In practice, the main contributors to expressive intonation are modifications of semitone steps (e.g., from B to C, and from E to F in the key of C major), followed by those of whole tone steps, and then major and minor thirds, fourths and fifths. Diminished fifths (or augmented fourths) occur less frequently, as do major sixths and major sevenths, but minor seventh modifications are relatively more often encountered. All can be differentially incremented (ascending and descending). Even octave intervals can benefit from expressive intonation. The ability to provide quantitative and specific increments of pitch for all these intervals provided by computer technology and the methods of this invention make it possible to study and enlarge the scope of expressive intonation beyond what is known today, even by the best musicians, whose knowledge of such incrementing is qualitative and tends to be restricted to a few most commonly attributed intervals.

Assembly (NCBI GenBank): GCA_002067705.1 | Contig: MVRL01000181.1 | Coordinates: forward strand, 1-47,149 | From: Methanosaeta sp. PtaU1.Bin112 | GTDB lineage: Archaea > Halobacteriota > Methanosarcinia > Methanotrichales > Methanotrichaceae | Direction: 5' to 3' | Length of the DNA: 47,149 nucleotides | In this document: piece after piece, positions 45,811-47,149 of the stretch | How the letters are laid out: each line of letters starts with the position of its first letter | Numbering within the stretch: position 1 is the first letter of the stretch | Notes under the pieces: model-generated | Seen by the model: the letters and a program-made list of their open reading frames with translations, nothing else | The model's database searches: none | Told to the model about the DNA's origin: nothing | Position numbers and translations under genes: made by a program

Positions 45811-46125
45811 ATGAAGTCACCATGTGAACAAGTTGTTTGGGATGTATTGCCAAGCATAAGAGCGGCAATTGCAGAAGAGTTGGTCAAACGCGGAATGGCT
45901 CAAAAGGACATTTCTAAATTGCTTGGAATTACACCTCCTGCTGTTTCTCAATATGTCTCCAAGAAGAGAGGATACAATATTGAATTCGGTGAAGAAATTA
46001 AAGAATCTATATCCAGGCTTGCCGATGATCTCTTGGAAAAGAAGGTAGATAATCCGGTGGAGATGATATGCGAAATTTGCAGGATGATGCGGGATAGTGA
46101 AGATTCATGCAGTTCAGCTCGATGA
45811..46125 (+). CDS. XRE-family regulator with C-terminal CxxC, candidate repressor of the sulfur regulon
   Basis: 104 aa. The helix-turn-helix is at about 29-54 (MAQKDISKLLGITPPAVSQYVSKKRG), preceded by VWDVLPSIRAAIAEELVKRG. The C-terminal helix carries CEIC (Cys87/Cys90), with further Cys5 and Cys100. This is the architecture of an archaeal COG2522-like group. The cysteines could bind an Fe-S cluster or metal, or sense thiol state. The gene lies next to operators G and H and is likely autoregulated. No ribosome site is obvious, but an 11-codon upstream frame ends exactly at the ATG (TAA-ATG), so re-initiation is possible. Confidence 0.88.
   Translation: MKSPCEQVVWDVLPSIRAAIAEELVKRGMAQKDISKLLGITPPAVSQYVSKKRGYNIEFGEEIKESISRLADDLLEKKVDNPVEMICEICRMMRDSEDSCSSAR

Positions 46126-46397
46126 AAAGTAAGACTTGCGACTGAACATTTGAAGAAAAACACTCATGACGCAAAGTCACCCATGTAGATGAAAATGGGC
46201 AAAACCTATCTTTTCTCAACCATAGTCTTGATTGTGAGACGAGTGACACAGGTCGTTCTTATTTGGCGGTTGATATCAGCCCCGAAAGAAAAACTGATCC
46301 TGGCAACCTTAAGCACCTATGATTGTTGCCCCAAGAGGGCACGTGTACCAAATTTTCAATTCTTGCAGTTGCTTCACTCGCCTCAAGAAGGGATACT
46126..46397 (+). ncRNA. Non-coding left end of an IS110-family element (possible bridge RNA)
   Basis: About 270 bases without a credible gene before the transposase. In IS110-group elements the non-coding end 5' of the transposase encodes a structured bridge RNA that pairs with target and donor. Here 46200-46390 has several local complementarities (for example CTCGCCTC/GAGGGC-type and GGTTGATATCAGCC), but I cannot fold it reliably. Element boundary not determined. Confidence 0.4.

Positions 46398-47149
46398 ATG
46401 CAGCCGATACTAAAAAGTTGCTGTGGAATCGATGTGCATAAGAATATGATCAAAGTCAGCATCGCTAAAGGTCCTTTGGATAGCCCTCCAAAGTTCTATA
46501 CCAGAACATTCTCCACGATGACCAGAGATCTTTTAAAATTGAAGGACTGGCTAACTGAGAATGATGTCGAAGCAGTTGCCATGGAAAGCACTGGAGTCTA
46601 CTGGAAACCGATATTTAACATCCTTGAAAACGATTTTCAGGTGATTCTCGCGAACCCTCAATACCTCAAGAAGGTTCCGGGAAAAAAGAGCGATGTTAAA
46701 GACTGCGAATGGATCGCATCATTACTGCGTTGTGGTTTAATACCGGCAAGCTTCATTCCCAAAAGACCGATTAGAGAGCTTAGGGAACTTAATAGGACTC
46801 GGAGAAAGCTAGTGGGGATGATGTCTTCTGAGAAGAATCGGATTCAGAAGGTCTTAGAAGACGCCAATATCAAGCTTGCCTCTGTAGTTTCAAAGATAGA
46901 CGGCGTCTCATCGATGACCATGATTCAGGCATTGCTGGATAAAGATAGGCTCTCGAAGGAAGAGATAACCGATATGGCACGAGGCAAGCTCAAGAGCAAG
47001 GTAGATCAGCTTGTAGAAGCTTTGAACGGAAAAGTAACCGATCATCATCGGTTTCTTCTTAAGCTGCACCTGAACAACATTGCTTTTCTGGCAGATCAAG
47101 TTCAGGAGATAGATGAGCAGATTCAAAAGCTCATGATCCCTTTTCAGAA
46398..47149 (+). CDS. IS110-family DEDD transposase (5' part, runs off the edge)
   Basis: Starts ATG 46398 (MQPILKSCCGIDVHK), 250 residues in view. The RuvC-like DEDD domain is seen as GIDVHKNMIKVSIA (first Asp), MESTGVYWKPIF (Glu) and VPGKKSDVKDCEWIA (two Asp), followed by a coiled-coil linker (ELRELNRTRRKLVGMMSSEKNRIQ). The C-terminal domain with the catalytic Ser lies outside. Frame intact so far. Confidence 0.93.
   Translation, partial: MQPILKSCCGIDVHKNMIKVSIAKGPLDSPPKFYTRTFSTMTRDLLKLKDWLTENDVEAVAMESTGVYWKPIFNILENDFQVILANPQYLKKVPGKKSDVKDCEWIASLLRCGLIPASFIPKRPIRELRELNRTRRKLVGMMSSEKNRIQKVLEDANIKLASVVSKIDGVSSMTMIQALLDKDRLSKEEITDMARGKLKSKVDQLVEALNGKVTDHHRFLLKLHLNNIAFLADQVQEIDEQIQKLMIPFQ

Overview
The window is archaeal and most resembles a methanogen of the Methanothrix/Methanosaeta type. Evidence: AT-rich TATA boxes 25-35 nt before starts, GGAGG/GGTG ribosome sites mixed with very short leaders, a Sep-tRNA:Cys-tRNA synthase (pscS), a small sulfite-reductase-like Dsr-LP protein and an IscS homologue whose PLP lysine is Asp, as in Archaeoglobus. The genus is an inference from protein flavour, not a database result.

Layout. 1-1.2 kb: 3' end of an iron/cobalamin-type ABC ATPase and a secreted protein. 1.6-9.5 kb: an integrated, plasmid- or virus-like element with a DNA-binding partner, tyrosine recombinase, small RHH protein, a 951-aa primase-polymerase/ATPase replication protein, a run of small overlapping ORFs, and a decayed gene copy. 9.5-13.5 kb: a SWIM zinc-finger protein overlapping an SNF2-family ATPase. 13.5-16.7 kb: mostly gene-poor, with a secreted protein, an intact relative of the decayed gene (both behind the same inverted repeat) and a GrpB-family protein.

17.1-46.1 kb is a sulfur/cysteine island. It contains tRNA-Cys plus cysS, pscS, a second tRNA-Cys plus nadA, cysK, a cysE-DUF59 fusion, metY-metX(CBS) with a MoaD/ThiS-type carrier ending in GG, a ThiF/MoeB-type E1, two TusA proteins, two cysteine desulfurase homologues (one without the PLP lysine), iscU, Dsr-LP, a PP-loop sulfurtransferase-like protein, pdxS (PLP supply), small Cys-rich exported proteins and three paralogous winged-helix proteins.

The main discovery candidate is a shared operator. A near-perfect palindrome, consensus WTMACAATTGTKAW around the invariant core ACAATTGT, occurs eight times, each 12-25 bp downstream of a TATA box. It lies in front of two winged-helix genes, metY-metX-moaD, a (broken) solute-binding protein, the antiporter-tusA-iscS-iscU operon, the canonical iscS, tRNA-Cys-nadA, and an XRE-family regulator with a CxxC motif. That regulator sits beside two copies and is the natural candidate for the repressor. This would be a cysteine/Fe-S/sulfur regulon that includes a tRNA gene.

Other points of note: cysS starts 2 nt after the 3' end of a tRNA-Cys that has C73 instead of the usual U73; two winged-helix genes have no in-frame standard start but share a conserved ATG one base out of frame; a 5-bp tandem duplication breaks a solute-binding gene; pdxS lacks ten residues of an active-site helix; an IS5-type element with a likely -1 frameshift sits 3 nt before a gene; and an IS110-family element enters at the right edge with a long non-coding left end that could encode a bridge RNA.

Chordal harmonies will be slightly and variably affected by expressive intonation. However, as in human performance, expressive melodic intonation mostly has the upper hand, and may actually often improve chordal harmony. Where there are no melodies, and only sustaining chordal tones, expressive intonation can be disabled at will if deemed desirable to do so. In piano or harpsichord pieces, it can sometimes be to good effect to assign expressive intonation to the top voice and the bass, while the inner voices remain in equal temperament. It then becomes somewhat like a singer or violinist who freely plays with expressive intonation together with a piano, harpsichord, or organ having fixed equal temperament tuning. A note played before a rest in the same voice has no influence on the first note after a rest.